Torleif Härd. Professor at the Department of Molecular Sciences
As chairman of the Faculty Board, I want to work to ensure that SLU's and the faculty's respective strategies are implemented in a good way. This is the big and dominant overall task. There are many aspects and components here, and NJ's strategy 2021–2025 can in fact be seen as a kind of declaration of intent for the Faculty Board during 2022–2024. But I especially want to highlight a couple of things.
First: the systems perspective. Several of the various “the faculty intends to” items in NJ's strategy point to the need to, to a greater extent, adopt a holistic view, not least within the educations. All the major societal challenges require this. Previously, there was talk of "interdisciplinary", but interdisciplinary has developed as a subject. We need to educate our researchers and teachers in how to think and relate to interdisciplinarity, and we need strategies for this. (But we already do know a lot - the two major Mistra programs that have been established at the faculty over the past two years are both interdisciplinary).
Secondly: the parts of the strategy that include more subtle things that relate to perspectives, attitudes and values. The outside world influences our academic environment in a direction towards sustainability and resilience perspectives; we must work to ensure that these perspectives also fully permeate our activities. There are many other aspects here, which I do not list, butI develop the equality and equal conditions issue further below.
Also, with regard to the strategy, the faculty management and board have a collected a rather comprehensive material of ideas on how it can best be implemented. This material must now be processed, discussed and prioritized. And many of the best ideas will need to be funded through decisions in the Faculty Board.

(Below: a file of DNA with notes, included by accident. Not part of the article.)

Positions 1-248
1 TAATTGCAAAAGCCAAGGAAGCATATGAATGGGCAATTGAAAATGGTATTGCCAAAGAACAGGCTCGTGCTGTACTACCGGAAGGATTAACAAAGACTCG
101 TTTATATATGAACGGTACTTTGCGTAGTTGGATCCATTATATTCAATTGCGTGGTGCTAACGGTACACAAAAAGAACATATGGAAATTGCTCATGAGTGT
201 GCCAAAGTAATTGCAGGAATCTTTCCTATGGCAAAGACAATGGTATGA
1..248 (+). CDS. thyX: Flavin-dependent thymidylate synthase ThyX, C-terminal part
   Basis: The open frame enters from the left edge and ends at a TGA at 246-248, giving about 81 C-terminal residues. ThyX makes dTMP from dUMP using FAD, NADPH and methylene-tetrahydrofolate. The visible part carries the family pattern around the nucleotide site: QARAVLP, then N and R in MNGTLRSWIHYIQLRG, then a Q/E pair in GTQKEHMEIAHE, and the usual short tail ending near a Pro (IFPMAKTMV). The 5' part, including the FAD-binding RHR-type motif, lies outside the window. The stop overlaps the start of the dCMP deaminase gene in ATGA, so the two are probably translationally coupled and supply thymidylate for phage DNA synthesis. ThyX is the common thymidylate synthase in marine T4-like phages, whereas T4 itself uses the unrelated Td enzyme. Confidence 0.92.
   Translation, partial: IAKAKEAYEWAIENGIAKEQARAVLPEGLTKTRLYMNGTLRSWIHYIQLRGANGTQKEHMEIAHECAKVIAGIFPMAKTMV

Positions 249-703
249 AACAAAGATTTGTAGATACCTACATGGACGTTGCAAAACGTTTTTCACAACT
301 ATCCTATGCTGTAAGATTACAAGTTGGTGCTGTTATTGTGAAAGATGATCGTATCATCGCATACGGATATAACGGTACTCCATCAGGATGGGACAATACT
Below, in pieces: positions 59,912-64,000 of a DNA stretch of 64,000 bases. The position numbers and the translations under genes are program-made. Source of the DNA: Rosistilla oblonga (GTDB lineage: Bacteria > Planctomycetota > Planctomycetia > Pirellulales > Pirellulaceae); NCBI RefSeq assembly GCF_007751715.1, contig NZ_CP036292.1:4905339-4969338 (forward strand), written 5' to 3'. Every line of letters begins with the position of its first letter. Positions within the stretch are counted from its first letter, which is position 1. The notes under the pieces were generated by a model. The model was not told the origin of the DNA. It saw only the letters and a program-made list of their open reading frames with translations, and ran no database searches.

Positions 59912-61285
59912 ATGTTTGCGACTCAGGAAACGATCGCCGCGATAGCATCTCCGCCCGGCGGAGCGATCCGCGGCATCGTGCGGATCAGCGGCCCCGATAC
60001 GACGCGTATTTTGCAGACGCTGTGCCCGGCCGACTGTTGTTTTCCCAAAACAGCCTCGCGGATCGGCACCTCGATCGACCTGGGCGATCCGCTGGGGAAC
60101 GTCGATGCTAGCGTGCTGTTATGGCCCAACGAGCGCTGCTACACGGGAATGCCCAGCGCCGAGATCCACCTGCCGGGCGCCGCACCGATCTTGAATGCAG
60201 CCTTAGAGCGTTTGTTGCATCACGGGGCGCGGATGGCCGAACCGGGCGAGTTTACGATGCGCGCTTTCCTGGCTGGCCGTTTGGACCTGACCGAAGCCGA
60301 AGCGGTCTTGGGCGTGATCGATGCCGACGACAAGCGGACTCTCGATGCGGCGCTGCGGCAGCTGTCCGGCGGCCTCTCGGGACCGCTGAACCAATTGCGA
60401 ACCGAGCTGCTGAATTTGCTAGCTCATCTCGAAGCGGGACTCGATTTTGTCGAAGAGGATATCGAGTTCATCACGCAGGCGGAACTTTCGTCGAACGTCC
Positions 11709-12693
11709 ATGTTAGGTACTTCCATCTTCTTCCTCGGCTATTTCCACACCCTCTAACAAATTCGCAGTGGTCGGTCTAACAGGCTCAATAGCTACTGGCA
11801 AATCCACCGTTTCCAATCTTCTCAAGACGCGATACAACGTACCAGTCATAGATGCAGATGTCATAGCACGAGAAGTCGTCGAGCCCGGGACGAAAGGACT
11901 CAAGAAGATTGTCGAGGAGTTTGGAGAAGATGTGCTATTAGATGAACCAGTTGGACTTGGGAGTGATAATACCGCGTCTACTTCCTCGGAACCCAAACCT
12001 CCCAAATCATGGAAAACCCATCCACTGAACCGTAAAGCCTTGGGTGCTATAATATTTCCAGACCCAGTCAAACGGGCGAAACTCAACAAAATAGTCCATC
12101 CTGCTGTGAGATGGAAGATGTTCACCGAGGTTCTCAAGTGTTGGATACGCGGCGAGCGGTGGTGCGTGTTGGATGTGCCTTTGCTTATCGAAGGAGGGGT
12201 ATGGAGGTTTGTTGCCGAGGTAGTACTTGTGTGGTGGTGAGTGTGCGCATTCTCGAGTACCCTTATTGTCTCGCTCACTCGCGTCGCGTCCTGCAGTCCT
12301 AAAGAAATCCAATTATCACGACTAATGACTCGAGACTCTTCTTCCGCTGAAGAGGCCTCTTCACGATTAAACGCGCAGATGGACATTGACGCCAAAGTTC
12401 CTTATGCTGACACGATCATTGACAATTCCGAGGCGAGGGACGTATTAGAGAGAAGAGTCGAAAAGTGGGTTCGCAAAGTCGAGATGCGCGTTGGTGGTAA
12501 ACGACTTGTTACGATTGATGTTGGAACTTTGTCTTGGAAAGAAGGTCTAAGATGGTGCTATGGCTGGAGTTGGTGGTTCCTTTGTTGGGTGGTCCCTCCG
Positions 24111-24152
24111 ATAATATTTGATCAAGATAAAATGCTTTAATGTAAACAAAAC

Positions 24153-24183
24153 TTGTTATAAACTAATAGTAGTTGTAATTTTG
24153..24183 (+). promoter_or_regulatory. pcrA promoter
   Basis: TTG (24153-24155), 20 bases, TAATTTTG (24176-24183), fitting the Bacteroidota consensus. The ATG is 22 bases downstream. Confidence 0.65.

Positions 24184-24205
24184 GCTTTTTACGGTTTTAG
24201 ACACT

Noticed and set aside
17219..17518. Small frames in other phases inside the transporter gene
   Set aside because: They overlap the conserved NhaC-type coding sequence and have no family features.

Then I want to mention some specific issues that I think a lot about.
- Leadership. I want to work for continued good leadership throughout the organization. My own leadership is based on clarity, participation and good communication. A university is a special environment. Admittedly, there is a line organization - it is required to clarify where the major responsibilities for finances, personnel and work environment lie. But at a university there is also what comes "bottom-up", and most really good ideas are actually moving in that direction. A leadership must be able to handle both of these aspects in a good way. It is crucial that the faculty management succeeds in this and that the work is characterized by openness, respect, sensitivity and transparency.
- Skills supply and career paths. We have limited resources in the form of government grants to finance higher academic employments (though we have quite a lot of other assignments and grants). When recruiting, we must consider and weigh the need to prepare opportunities for careers within the faculty against the need for external recruitment in order to bring in new skills. At the same time, the academic organization must be stable and sustainable. Our faculty has built a structure based on distribution of the government grant to our subject areas. The structure also includes a target image for the staffing of these. We have been praised for this strategy, but we must constantly think about how and why we recruit to (or within) the subject areas.